LONDON (Reuters) – The Chairman of Barclays said the British bank “can and should play a leading role” in tackling climate change, hours after environmental activists sprayed “fake oil” on its headquarters to call on the lender to divest from fossil fuels.
FILE PHOTO: A Barclays bank building is seen at Canary Wharf in London, Britain May 17, 2017. REUTERS/Stefan Wermuth/
Nigel Higgins said the lender was committed to becoming greener.
“The size and scale of our business means that we can really help accelerate the transition to a low-carbon economy,” Higgins said in a statement marking the British lender’s annual investor meeting, due to be held behind closed doors to comply with COVID-19 social distancing rules.
Barclays has faced growing criticism over its environmental credentials, with some shareholders demanding radical reforms to its Big Oil and fossil fuel financing policies.
Investors voted remotely ahead of the meeting on two separate climate change motions – one backed by investor group ShareAction and the other by the Barclays board – with results due to be published later on Thursday.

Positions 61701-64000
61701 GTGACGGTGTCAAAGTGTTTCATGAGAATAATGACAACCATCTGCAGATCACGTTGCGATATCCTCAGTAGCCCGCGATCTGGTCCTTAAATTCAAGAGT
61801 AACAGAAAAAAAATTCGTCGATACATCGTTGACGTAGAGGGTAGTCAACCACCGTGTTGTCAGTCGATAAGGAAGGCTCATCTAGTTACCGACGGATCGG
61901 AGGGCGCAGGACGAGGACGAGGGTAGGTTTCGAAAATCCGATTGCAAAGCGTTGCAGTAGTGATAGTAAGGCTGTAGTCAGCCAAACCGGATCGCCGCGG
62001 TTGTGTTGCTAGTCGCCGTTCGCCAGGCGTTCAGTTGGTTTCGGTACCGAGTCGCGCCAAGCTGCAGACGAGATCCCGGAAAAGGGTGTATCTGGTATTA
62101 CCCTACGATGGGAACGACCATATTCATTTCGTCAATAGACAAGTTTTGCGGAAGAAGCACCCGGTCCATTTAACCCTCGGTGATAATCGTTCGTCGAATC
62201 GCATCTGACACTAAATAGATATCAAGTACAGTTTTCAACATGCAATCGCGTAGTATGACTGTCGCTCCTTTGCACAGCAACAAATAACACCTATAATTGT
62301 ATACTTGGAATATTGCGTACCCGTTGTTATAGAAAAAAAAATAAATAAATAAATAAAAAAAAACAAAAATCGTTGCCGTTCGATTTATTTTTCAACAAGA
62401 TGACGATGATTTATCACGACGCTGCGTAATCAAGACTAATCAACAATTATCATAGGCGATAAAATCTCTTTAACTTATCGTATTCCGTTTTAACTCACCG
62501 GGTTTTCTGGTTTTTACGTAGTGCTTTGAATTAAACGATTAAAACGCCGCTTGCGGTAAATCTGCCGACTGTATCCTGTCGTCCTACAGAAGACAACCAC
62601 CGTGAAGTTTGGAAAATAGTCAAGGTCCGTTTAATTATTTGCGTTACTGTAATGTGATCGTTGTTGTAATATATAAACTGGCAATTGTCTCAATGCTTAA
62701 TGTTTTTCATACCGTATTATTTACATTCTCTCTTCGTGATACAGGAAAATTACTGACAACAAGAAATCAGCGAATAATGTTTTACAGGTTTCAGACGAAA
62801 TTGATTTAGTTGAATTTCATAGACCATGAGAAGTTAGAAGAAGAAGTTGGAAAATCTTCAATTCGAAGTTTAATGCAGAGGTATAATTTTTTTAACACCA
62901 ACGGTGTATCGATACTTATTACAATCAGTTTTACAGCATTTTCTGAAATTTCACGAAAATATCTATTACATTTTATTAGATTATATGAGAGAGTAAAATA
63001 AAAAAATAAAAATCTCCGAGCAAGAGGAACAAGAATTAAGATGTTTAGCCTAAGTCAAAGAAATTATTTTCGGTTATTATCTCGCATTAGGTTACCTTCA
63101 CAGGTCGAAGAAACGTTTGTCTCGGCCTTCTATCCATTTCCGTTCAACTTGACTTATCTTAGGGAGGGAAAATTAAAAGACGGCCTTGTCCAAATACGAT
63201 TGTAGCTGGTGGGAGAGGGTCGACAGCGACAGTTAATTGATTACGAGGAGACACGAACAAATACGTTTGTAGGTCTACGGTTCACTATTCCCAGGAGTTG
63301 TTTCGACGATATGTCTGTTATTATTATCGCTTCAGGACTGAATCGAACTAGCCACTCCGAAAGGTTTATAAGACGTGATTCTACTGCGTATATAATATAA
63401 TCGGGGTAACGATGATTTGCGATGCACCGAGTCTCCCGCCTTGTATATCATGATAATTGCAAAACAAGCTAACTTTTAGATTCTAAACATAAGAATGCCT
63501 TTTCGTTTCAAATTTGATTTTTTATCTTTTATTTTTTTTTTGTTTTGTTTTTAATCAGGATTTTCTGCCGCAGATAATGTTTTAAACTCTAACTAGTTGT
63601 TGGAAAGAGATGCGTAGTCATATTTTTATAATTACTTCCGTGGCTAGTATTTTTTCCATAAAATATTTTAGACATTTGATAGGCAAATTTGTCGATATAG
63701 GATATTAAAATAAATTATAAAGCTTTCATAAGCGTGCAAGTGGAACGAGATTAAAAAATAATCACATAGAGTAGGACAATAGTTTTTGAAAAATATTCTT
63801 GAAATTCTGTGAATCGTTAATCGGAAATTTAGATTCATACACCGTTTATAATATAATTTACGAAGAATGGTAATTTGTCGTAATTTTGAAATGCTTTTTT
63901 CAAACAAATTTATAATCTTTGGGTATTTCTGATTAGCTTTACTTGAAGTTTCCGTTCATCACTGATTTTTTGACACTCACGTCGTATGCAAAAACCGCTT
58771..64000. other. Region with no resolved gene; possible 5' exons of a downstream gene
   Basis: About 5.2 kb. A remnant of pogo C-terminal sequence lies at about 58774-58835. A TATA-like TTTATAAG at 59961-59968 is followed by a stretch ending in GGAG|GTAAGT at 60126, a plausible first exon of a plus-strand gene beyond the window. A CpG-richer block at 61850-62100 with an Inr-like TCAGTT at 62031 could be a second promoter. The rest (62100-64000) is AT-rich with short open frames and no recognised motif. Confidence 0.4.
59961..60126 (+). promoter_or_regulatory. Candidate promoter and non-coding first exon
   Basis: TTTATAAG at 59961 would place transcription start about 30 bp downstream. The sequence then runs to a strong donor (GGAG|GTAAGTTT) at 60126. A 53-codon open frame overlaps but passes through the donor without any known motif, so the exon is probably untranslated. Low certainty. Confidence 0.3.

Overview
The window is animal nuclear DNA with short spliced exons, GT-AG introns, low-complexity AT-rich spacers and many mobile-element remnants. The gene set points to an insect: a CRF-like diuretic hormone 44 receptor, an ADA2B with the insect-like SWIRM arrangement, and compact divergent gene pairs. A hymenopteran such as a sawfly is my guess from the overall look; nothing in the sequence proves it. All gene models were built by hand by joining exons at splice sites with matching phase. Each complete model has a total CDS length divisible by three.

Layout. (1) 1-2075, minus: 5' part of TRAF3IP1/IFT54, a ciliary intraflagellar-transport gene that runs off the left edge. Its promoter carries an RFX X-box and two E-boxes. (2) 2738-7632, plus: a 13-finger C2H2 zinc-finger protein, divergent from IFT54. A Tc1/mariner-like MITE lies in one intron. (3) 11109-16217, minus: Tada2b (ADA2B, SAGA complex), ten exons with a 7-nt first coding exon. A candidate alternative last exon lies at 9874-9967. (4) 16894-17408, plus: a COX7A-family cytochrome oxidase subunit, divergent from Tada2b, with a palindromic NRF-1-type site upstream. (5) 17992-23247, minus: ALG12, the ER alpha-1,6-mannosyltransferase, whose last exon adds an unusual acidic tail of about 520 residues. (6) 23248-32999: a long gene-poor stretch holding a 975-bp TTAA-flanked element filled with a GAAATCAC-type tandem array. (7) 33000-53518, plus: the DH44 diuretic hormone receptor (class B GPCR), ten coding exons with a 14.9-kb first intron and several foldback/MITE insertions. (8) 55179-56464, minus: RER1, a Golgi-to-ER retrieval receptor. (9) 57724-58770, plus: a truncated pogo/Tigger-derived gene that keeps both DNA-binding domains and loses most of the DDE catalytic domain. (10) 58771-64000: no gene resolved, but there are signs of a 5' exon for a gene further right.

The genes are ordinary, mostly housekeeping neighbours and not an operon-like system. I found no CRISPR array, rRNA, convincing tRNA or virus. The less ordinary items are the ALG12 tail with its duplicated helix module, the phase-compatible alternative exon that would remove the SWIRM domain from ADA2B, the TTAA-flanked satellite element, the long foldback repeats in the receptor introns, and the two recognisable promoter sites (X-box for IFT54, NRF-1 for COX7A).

Activists from Extinction Rebellion said biodegradable and vegan “oil” was sprayed onto Barclays’ office in Canary Wharf in London in protest against the bank’s financial support of energy and utility firms.
Barclays declined to comment directly on the Extinction Rebellion protest.
Higgins also said in the statement that the cancellation of the bank’s dividend at the behest of the Bank of England had caused an “immediate and unwelcome” impact on shareholders, adding that the bank could have afforded the payout.
Prior to the virus outbreak, Barclays had been preparing for a further tussle at its annual meeting with activist investor Ed Bramson, but Bramson paused his campaign to oust CEO Jes Staley last month, saying responding to the pandemic should be the priority.
Separately on Thursday, the British parliament’s treasury committee asked Barclays to explain delays to granting emergency loans to small businesses, amid criticism of banks for sluggish delivery of state-backed loans to struggling firms.
Reporting by Sinead Cruise and Iain Withers; Editing by Tommy Reggiori Wilkes
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